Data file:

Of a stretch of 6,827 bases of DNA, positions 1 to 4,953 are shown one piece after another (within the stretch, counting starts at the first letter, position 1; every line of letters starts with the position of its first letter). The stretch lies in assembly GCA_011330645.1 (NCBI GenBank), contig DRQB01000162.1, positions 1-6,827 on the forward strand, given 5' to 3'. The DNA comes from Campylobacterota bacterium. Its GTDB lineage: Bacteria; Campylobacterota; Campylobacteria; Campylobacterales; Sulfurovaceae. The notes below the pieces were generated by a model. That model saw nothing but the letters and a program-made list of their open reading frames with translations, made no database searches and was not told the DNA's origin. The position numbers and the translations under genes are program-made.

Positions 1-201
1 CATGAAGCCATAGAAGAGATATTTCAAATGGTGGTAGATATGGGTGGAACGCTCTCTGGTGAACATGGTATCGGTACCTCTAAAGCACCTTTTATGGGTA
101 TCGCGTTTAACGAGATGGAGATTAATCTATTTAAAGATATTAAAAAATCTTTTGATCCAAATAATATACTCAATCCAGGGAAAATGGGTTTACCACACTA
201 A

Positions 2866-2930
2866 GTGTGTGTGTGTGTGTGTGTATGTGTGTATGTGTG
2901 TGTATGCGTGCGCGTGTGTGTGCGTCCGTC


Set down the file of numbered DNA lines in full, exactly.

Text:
Of a stretch of 6,827 bases of DNA, positions 1 to 4,953 are shown one piece after another (within the stretch, counting starts at the first letter, position 1; every line of letters starts with the position of its first letter). The stretch lies in assembly GCA_011330645.1 (NCBI GenBank), contig DRQB01000162.1, positions 1-6,827 on the forward strand, given 5' to 3'. The DNA comes from Campylobacterota bacterium. Its GTDB lineage: Bacteria; Campylobacterota; Campylobacteria; Campylobacterales; Sulfurovaceae. The notes below the pieces were generated by a model. That model saw nothing but the letters and a program-made list of their open reading frames with translations, made no database searches and was not told the DNA's origin. The position numbers and the translations under genes are program-made.

Positions 1-201
1 CATGAAGCCATAGAAGAGATATTTCAAATGGTGGTAGATATGGGTGGAACGCTCTCTGGTGAACATGGTATCGGTACCTCTAAAGCACCTTTTATGGGTA
101 TCGCGTTTAACGAGATGGAGATTAATCTATTTAAAGATATTAAAAAATCTTTTGATCCAAATAATATACTCAATCCAGGGAAAATGGGTTTACCACACTA
201 A

Positions 2866-2930
2866 GTGTGTGTGTGTGTGTGTGTATGTGTGTATGTGTG
2901 TGTATGCGTGCGCGTGTGTGTGCGTCCGTC